Sunday, September 24, 2017

5 Important Women in the History of Technology

March 8, 2016 by · Leave a Comment 

When you say technology, IT, and inventions, the first person that comes to your mind is probably a man. While this is justified, it doesn’t mean that our long history hasn’t seen its fair share of women inventors who turned the world of technology upside down. In celebration of the International Women’s Day, we have decided to pay homage to some of the most fascinating women we’ve had the pleasure to read and learn about over the years.

Hedy Lamarr and Wireless Technologies

Actress and Inventor Hedy Lamarr

Upon finding out that her patent’s been awarded, Lamarr said: “Well, it’s about time.”

Most of you probably know her as the famous movie star from the 1930s and 1940s, but that’s not all Hedy was. She was actually one of the main inventors of spread-spectrum technology, which later on played an important role in the development of Wi-Fi, Bluetooth, and CDMA (Code Division Multiple Access). The technology was originally developed to help out the Navy control torpedoes – remotely – but was afterwards (the late 1950s) used in secure military communications.

Ada Lovelace – The World’s First Computer Programmer

Ada Lovelace portrait

“That brain of mine is something more than merely mortal; as time will show.”

The only legitimate child of Lord Byron and Anne Isabella Milbanke, Miss Augusta Ada King was the one who translated a document by Luigi Menabrea about Charles Babbage’s Analytical Engine back in 1843. However, she did not just translate the text – she also added her own notes to it which were actually an algorithm for a computer that, well, was yet to be invented. Because of this, Lovelace is thought of, by some, as the world’s first programmer.

Grace Hopper Popularizes the Terms “Bug” and “Debugging”

Admiral Grace Hopper

“From then on, when anything went wrong with a computer, we said it had bugs in it.”

Admiral Hopper (yes, Admiral) was not only the first lady to graduate from Yale and obtain a Ph.D in mathematics, but was also the first one to become an Admiral in the US Navy. What did she do for technology? She developed the first computer compiler (1952) and COBOL (Common Business-Oriented Language), plus popularized the terms we use today on a daily basis – “bug” and “debugging”.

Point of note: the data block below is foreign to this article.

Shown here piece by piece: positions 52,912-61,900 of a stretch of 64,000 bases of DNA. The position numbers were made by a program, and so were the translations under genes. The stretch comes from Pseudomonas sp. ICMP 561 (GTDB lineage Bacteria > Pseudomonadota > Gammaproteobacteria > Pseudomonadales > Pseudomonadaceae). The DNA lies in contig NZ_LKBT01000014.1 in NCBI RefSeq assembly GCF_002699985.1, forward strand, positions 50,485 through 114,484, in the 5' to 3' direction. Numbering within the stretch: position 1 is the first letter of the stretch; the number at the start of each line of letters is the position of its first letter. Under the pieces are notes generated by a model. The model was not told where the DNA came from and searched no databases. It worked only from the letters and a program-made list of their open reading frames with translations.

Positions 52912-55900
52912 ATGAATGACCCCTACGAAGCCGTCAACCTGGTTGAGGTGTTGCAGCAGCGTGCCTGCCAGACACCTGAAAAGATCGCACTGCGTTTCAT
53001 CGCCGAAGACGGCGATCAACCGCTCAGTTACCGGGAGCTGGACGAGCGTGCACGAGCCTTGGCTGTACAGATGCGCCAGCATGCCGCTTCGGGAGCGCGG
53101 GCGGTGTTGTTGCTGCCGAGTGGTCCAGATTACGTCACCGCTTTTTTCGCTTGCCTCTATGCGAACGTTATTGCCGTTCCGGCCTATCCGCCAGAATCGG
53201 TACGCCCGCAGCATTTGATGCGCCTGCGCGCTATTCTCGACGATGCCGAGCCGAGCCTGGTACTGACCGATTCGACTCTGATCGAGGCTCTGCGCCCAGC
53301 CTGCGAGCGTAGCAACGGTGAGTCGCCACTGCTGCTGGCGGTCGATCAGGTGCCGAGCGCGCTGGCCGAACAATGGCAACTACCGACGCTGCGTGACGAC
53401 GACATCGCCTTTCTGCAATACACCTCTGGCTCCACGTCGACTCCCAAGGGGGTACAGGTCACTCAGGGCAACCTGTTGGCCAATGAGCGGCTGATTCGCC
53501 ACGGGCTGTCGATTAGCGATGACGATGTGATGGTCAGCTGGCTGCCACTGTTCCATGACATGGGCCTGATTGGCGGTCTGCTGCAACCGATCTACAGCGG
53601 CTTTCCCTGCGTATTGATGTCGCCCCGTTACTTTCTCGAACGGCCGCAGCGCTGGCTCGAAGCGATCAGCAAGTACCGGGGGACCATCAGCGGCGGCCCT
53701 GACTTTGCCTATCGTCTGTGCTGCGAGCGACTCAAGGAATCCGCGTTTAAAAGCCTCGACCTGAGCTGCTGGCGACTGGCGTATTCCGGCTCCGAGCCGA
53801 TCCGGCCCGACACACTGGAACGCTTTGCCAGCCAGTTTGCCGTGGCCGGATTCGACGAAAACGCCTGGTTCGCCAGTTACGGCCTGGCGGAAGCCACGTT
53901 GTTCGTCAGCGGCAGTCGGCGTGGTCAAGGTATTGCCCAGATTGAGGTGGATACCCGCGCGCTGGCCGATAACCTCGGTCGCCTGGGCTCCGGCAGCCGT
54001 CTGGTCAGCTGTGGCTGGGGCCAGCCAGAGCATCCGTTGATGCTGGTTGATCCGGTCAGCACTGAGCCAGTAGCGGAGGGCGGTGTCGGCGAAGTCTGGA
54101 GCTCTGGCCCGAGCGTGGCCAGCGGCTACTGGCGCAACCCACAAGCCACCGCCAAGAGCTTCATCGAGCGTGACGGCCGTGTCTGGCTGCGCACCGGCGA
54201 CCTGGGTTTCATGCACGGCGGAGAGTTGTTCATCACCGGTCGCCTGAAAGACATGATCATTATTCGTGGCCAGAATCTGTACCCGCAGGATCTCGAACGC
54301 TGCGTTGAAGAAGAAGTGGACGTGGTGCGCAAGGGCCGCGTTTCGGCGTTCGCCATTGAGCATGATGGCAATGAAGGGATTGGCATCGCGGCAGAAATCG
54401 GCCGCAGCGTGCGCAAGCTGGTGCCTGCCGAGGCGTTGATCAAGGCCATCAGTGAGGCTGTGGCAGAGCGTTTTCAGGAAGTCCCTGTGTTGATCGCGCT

Marissa Mayer: The Master of Search

CEO of Yahoo Marissa Mayer

“I refuse to be stereotyped.”

Before becoming CEO of Yahoo in 2012, Marissa spent 13 years at Google, where she was in charge of development of some of the company’s most successful products (Google Maps, Google Earth, Street View, Google News and Gmail). She was also Google’s very first female engineer and, at the time she was appointed CEO of Yahoo, one of the only 20 female CEOs running a Fortune 500 company (one of the 500 largest and richest US corporations). While working at Google, Mayer was the one who approved each Google Doodle we are all familiar with.

Radia Perlman a.k.a the Mother of Internet

The Mother of Internet, Radia Perlman

“Start out with finding the right problem to solve.”

Although Radia isn’t a huge fan of her nickname, the truth is that she was the one responsible for making Ethernet what it is today. Perlman developed the Spanning Tree Protocol (STP) which represents the basis for the operation of network bridges. This innovation had a huge impact on network switches – devices which connect other devices on a computer network. Perlman graduated from MIT and holds a Bachelor’s and Master’s in Mathematics and a Ph.D in Computer Science.

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